United States District Court, D. Minnesota
Aimee L. Smith, Plaintiff,
Maryville University of Saint Louis, Defendant.
D. Van Nurden, Esq. and Van Nurden Law, PLLC, counsel for
Michael Thomas Raupp, Esq. and Husch Blackwell, LLP, and
Peter D. Stiteler and Fox Rothschild LLP, counsel for
S. Doty, Judge
matter is before the court upon the motion to dismiss by
defendant Maryville University of Saint Louis (Maryville).
Based on a review of the file, record, and proceedings
herein, and for the following reasons, the motion is granted.
dispute arises out of an alleged breach of contract between
Maryville and plaintiff Aimee L. Smith. Maryville is a
Missouri non-profit corporation with its registered offices
and campus located in St. Louis, Missouri. Compl. ¶ 2;
see Smith Decl. ¶ 6. Maryville provides a 100%
online nursing program for off- campus students, which it
advertises via both Google and its website. Smith Decl. Exs.
1, 2. The four-year course is conducted through the Canvas
Learning Management Platform (Canvas), an online platform
where professors and students communicate and engage in
real-time learning sessions. Smith Decl. ¶ 8. Maryville
provides its online students with a unique password and
username to access information on Canvas. Id. ¶
2014 or early 2015, Smith, a Minnesota resident, contacted
Maryville via its website to inquire about its Master of
Nursing Program. Id. ¶ 2. Smith subsequently
enrolled in the program, and successfully completed the first
five semesters of the six-semester program. Compl.
¶¶ 4-5. In her final semester, Smith was required
to take a practicum so she could gain hands-on experience and
for which she would log her hours via Canvas. See
id. ¶¶ 6-9. At the end of the practicum, the
supervising practitioner would validate Smith's hours and
provide Maryville with an evaluation of her work.
Id. ¶ 9.
April 2018, on finishing the semester, Smith sent the
practitioner a link to approve her hours and provide an
evaluation. Id. ¶¶ 12-13. Although it
appears the practitioner approved some of Smith's hours,
he did not provide an evaluation of her work. Id.
¶¶ 14-17. Shortly thereafter, Smith held a Skype
meeting with two of her professors to discuss alleged
discrepancies between the hours approved by the practitioner
and those Smith logged via Canvas. Id. ¶ 18.
After the meeting, Smith received a letter from one of
Maryville's academic deans informing her that she would
receive a failing grade for her practicum. Id.
¶ 19. The letter informed Smith that she could appeal
the failing grade, which she promptly did. Id.
May 2018, the academic dean emailed Smith to inform her that
her appeal was denied and instructed her to contact
Maryville's associate academic vice president if she
believed she had evidence to support her appeal. Id.
¶ 21. Smith contacted the vice president to request an
appeal, and received a letter back affirming the failing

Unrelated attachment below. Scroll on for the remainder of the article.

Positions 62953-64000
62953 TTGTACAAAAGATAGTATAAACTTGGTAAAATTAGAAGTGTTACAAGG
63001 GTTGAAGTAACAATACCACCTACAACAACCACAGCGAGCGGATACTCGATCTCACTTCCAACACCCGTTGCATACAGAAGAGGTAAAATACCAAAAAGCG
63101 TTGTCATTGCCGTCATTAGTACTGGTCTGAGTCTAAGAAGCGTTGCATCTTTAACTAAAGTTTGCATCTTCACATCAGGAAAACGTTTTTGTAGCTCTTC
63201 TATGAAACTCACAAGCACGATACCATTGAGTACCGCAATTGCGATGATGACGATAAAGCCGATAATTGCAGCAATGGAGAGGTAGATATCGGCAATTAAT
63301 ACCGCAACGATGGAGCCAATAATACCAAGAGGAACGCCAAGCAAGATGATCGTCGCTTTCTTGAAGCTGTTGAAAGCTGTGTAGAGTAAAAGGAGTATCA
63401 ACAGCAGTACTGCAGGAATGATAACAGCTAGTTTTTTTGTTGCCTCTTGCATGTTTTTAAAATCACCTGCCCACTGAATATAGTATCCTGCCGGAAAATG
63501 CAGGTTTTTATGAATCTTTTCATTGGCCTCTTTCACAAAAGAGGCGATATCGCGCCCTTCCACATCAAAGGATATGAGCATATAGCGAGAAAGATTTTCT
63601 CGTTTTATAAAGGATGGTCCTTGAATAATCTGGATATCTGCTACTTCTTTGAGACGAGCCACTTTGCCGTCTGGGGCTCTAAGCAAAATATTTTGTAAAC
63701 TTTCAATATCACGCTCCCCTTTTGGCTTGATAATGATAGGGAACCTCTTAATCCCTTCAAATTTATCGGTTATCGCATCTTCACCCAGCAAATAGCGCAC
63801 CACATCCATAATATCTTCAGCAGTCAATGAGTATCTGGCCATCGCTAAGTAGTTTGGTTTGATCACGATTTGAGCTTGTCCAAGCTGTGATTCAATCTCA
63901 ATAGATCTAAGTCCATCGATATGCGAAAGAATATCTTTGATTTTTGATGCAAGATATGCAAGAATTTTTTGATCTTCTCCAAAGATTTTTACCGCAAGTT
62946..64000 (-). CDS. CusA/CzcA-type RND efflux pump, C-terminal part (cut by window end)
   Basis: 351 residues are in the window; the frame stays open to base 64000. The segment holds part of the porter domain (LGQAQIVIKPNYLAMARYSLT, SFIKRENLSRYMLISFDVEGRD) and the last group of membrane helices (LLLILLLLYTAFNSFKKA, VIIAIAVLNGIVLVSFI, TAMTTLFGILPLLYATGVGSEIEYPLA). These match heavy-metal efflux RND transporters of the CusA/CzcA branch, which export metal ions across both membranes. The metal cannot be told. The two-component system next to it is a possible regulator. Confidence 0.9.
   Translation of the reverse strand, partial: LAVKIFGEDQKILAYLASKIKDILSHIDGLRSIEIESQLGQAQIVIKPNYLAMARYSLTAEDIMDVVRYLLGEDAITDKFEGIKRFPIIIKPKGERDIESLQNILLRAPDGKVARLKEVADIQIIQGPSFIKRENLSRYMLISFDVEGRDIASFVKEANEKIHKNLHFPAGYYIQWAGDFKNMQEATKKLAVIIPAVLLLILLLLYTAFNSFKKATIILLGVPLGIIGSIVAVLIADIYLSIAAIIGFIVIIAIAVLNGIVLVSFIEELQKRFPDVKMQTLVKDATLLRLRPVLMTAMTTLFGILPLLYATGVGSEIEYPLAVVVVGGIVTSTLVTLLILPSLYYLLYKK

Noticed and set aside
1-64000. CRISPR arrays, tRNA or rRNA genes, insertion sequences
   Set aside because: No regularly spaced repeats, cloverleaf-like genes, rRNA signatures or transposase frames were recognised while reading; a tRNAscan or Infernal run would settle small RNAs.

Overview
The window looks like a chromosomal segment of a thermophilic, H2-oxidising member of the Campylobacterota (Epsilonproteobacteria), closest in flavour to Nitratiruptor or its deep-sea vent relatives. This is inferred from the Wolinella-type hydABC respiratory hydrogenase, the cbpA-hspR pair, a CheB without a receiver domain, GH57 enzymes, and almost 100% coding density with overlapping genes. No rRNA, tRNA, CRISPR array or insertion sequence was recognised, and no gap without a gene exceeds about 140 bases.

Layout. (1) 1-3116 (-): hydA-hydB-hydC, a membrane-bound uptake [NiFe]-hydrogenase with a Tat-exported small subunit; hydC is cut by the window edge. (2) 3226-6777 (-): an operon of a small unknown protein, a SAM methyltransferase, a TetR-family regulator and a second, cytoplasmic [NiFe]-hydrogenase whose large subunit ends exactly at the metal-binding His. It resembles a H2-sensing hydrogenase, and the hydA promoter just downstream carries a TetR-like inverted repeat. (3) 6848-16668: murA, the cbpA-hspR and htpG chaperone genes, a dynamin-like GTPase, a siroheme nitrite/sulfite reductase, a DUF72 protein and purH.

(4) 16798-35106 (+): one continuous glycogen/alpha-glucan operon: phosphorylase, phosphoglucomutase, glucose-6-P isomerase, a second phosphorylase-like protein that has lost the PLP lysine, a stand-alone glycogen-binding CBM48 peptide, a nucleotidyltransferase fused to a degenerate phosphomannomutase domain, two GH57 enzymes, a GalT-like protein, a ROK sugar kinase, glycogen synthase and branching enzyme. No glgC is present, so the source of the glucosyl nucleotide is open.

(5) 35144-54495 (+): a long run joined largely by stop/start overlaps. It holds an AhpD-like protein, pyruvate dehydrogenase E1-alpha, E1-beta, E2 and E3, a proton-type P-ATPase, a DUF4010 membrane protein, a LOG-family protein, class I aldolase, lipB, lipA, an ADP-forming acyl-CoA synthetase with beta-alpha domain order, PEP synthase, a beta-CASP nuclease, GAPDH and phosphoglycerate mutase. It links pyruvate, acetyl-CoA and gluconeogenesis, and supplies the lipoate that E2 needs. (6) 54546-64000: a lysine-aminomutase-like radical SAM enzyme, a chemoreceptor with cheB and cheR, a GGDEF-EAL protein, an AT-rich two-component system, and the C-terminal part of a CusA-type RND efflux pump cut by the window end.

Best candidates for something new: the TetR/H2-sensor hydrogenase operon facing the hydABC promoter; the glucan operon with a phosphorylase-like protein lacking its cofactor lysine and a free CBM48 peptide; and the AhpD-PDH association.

grade for her practicum. Id. ¶¶ 22-23.
That same day, Smith received a letter from the director of
her program informing her that she was dismissed from the
program for falsifying her hours in violation of
Maryville's academic integrity policy. Id.
¶ 24. Though ultimately unsuccessful, Smith communicated
via email with various Maryville staff members in order to
challenge her dismissal. Id. ¶ 25.
website, Maryville provides a student handbook that contains
a policy regarding academic integrity. Id. ¶
33; Smith Decl. ¶ 9. The handbook provides procedures
for both students and Maryville to follow in the event a
student is accused of violating the academic integrity
policy. Compl. ¶ 33. In June 2019, Smith filed suit
against Maryville in Minnesota state court, alleging that the
handbook forms a contract between Maryville and its students,
and that Maryville breached the contract by not following the
procedures laid out in the handbook when it dismissed her for
violating the academic integrity policy. Id.
¶¶ 34-38. Maryville timely removed to federal
court, and now moves to dismiss for lack of personal
survive a motion to dismiss for lack of personal
jurisdiction, a plaintiff must establish a prima facie case
that the forum state has personal jurisdiction over the
defendant. See Stevens v. Redwing, 146 F.3d 538, 543
(8th Cir. 1998). In the absence of an evidentiary hearing, a
court “must look at the facts in the light most
favorable to the nonmoving party and resolve all factual
conflicts in favor of that party.” Dakota Indus.,
Inc. v. Dakota Sportswear, Inc., 946 F.2d 1384, 1387
(8th Cir. 1991) (citations omitted). The court may look to
affidavits, declarations, and exhibits to determine whether
personal jurisdiction exists. Romak USA, Inc. v.
Rich, 384 F.3d 979, 983 (8th Cir. 2004).
federal court may assume jurisdiction over a nonresident
defendant “only to the extent permitted by the long-arm
statute of the forum state and by the Due Process
Clause.” Romak, 384 F.3d at 984 (citation and
internal quotation marks omitted). Because the Minnesota
long-arm statute “confers jurisdiction to the fullest
extent permitted by the Due Process Clause, ” the court